Nature is Thriving

The coronavirus is affecting humanity in a way that has not been seen before in my lifetime. It is a humbling experience to think of a tiny virus, a microscopic blob of RNA, can kill one person within weeks and leave another one with mild symptoms. None of us knows whether they will be one of the lucky ones and live to tell the tale. Those of us who are hiding out in our homes and behaving responsibly are sheltering in place and practicing social distancing while watching the numbers of deaths go up at an alarming rate. And until a vaccine is discovered, we will all be vulnerable to catching this virus and possibly dying from it. There is no place that is safe anymore.

I am spending my days exploring the backyard with my camera in hand and the wildlife is thriving and actually doing better without all of the people around. The birds are singing with less interruptions, and my neighbor down the street even had a wild turkey hen visit her backyard. Sweet Pea, the dominant male, Costa’s Hummingbird rules his territory with lots of spunk and plenty of girlfriends, and I had a Phainopepla, a rare blackbird with red eyes that usually only lives in Agua Caliente, visit the other day. He must have blown in with the fierce winds that have rattled the blooming ocotillo that then scatter seeds and pollen everywhere across the sand. Hooded and Bullock’s Orioles arrive to raise their young and the bright golden yellow of their feathers is startling to see after the faded and washed-out colors of the windblown brittlebush have all but disappeared. A Belted Kingfisher suddenly showed up one day and announced his arrival with a comical cackle that pierces the silence when he dives down into the murky water from a tree limb that hangs outstretched over the shoreline. He quickly disappears under the surface with a splash and effortlessly catches a fish and flies straight back up to the same branch he left just seconds ago with a tiny fish wriggling in his strong beak. The graceful Great Egret soars across the surface of the water silently on huge outstretched wings and settles down on the safety of a rock for the evening in the company of noisy frogs croaking loudly in the fading light.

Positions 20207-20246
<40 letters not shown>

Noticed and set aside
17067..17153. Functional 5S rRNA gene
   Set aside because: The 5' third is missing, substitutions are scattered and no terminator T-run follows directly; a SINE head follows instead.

Callie is doing marvelous and has a brand new passion. Every evening a family of some kind of desert mouse comes out from their daytime burrow and zips along the outside of the sliding door of the entertainment room in search of a meal. She waits with heightened anticipation and excitement at dusk and just about the same time every day she chases them along the glass barrier until they disappear into the night. They seem to know that she can’t hurt them because they stop and stare at her which drives her absolutely insane. Her tail jerks spasmodically as she chirps to herself in frustration at not being able to catch her prey. The bats won’t arrive again in huge numbers until the summer months, so thank goodness there is a new game in town for her to enjoy.

I hope that all of you are staying safe and healthy and learning to cope with your newfound reality. If you are reading this blog post, surely you have a blog of your own and have a creative outlet to explore. I can’t imagine not having something to do that gives you joy during these difficult times. Thank you again for taking the time to read my adventures with Callie blog. I am hoping we can hit the road again soon.

The Pond
Sweet Pea
Sweet Pea’s Mate
Costa’s Hummingbird with Aloe Vera Blossom
Costa’s Hummingbird with Ocotillo
Belted Kingfisher
Hooded Oriole
Bullock’s Oriole
Great Egret
Mallard Duck
Callie on her walk!
Waiting for the mice to come out to play.

Self-isolation